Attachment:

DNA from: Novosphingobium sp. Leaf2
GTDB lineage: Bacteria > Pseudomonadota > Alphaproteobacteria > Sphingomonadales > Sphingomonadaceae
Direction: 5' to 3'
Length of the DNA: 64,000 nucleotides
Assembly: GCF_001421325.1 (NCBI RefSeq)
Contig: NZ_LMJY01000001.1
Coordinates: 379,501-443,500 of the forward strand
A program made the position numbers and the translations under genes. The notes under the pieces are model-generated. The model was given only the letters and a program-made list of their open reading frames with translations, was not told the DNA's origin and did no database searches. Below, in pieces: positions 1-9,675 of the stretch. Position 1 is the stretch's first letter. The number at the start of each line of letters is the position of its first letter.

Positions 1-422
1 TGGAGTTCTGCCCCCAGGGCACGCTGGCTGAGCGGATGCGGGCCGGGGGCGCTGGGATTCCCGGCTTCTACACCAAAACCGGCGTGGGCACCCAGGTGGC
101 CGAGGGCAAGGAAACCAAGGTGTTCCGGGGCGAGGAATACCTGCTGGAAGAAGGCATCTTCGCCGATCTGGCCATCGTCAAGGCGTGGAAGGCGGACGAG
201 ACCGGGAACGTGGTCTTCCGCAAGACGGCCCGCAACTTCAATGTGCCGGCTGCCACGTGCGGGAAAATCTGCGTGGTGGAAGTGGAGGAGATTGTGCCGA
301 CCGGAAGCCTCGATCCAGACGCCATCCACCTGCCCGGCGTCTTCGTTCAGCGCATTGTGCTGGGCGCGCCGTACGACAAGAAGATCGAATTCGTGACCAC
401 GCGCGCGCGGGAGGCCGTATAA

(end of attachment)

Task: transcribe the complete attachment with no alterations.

DNA from: Novosphingobium sp. Leaf2
GTDB lineage: Bacteria > Pseudomonadota > Alphaproteobacteria > Sphingomonadales > Sphingomonadaceae
Direction: 5' to 3'
Length of the DNA: 64,000 nucleotides
Assembly: GCF_001421325.1 (NCBI RefSeq)
Contig: NZ_LMJY01000001.1
Coordinates: 379,501-443,500 of the forward strand
A program made the position numbers and the translations under genes. The notes under the pieces are model-generated. The model was given only the letters and a program-made list of their open reading frames with translations, was not told the DNA's origin and did no database searches. Below, in pieces: positions 1-9,675 of the stretch. Position 1 is the stretch's first letter. The number at the start of each line of letters is the position of its first letter.

Positions 1-422
1 TGGAGTTCTGCCCCCAGGGCACGCTGGCTGAGCGGATGCGGGCCGGGGGCGCTGGGATTCCCGGCTTCTACACCAAAACCGGCGTGGGCACCCAGGTGGC
101 CGAGGGCAAGGAAACCAAGGTGTTCCGGGGCGAGGAATACCTGCTGGAAGAAGGCATCTTCGCCGATCTGGCCATCGTCAAGGCGTGGAAGGCGGACGAG
201 ACCGGGAACGTGGTCTTCCGCAAGACGGCCCGCAACTTCAATGTGCCGGCTGCCACGTGCGGGAAAATCTGCGTGGTGGAAGTGGAGGAGATTGTGCCGA
301 CCGGAAGCCTCGATCCAGACGCCATCCACCTGCCCGGCGTCTTCGTTCAGCGCATTGTGCTGGGCGCGCCGTACGACAAGAAGATCGAATTCGTGACCAC
401 GCGCGCGCGGGAGGCCGTATAA